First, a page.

New research suggests thatthat Moon orbiting our Earth shifted from its original axis billions of years ago.
Most people believe that Earth’s Moon is a piece of rock with no geological activity, but new research suggests something else. It indicates that the Moon may have undergone a radical change in its ancient history.
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Scientists have long suspected that two regions on the Moon, one about 6 degrees off the north pole and the other off the south pole, once harbored ice. But that ice boiled off into space a long time ago, indicating that the Moon must have shifted on its axis by nearly 6 degrees over the course of 1 billion years.
“This was such a surprising discovery. We tend to think that objects in the sky have always been the way we view them, but in this case the face that is so familiar to us - the Man on the Moon - changed.” Co-author Matt Siegler from Planetary Science Institute said.
“Billions of years ago, heating within the Moon's interior caused the face we see to shift upward as the pole physically changed positions. It would be as if Earth's axis relocated from Antarctica to Australia. As the pole moved, the Man on the Moon turned his nose up at the Earth.”
Planetary bodies settle into their axis on the basis of their mass. Heavy spots of the planets move them into their equator or center while lighter spots toward the pole. It happens very rarely when a planet shits on its axis and the phenomenon is known as “true polar wander.”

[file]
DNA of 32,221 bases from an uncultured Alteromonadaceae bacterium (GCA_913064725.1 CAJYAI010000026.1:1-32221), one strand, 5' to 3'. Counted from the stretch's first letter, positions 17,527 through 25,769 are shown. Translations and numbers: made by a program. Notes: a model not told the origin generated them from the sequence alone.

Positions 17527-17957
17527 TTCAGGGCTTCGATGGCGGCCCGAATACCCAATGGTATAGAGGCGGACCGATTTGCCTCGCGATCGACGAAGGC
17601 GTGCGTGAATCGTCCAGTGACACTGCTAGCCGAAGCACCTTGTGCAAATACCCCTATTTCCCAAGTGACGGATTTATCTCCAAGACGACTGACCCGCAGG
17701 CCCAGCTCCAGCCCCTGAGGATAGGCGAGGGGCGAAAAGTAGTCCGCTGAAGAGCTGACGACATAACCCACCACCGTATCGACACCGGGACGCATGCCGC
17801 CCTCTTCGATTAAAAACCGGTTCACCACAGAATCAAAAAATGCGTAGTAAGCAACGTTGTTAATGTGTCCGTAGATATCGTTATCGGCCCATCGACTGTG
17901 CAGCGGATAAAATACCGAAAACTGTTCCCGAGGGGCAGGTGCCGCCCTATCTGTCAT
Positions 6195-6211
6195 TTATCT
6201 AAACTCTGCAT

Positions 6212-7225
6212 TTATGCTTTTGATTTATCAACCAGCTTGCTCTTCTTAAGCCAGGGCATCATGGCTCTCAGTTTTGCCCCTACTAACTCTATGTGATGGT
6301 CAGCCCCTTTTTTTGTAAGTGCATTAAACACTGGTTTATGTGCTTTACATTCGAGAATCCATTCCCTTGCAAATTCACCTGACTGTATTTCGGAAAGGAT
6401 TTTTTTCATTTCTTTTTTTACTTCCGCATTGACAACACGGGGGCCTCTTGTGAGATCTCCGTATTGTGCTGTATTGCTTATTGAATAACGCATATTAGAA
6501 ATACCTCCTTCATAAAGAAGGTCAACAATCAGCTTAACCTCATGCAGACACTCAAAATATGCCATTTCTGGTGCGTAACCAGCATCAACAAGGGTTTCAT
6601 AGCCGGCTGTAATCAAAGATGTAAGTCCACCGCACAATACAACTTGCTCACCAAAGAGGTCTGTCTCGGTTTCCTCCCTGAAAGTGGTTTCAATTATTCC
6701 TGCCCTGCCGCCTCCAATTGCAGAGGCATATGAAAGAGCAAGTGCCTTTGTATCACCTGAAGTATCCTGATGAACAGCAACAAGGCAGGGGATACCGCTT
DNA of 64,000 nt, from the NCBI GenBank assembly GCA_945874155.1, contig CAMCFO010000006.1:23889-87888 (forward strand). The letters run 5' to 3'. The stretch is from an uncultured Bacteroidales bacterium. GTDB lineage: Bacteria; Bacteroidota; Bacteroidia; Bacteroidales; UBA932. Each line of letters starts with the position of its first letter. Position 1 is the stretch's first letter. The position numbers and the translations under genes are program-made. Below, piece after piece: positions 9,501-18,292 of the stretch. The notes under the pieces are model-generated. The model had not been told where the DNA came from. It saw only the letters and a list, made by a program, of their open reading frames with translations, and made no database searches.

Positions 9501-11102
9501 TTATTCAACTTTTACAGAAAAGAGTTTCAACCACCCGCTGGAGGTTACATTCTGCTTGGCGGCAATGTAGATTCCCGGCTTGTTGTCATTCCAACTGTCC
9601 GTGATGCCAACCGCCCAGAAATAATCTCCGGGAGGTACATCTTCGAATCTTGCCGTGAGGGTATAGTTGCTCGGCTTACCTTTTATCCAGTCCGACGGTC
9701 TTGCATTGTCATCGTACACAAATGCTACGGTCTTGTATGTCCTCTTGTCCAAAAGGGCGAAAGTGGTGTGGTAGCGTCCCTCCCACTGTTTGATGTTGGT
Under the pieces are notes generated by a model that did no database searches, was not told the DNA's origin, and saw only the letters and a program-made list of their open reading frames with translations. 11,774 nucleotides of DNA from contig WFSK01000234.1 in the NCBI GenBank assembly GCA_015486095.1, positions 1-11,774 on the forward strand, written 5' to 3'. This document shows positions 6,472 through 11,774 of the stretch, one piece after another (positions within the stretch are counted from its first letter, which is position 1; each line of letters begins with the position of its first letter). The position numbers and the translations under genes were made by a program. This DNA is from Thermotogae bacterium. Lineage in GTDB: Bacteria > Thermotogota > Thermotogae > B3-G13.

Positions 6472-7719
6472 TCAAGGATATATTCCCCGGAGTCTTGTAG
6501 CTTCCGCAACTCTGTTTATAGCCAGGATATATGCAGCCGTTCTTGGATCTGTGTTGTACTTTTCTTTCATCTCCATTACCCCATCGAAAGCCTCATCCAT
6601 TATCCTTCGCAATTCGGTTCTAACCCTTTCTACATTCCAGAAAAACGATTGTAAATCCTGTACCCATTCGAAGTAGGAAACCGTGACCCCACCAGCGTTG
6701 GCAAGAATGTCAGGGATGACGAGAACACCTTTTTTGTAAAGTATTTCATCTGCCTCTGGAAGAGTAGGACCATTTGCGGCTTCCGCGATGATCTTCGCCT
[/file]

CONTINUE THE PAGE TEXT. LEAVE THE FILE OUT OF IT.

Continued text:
The finding puts Moon into an extremely elusive club of those planetary bodies that are theorized to relocate on their axis and these bodies are Earth, Mars, Saturn's moon Enceladus and Jupiter's moon Europa.
Scientists believe that Earth moved from its original axis because of the movement of its continental plates while Mars shifted on its axis due to heavy volcanic region. And changes in Moon’s axis may have occurred due to the shift of a large, single mantle plume and this volcanic activity led to melt a portion on Moon’s mantle some 3 billion years ago.
“The moon has a single region of the crust, a large basaltic plain called Procellarum, where radioactive elements ended up as the moon was forming," said Siegler. "This radioactive crust acted like an oven broiler heating the mantle below."
Researchers used statistical analysis and computer models to draw the conclusion. The mapping showed that Moon must have lost much of its ice at one point of its history which led the Moon to shift on its axis.
“The maps show four key features. First, the largest quantity of hydrogen is offset from the current rotation axis of the moon by roughly 5.5 degrees. Second, the hydrogen enhancements are of similar magnitude at both poles. Third, the asymmetric enhancements do not correlate with expectations from the current thermal or permanently shadowed environment. And lastly, and most significantly, the spatial distributions of polar hydrogen appear to be nearly antipodal.” Siegler said.
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The findings open a door to answer the further deeper questions such as why there is water on Moon and on Earth.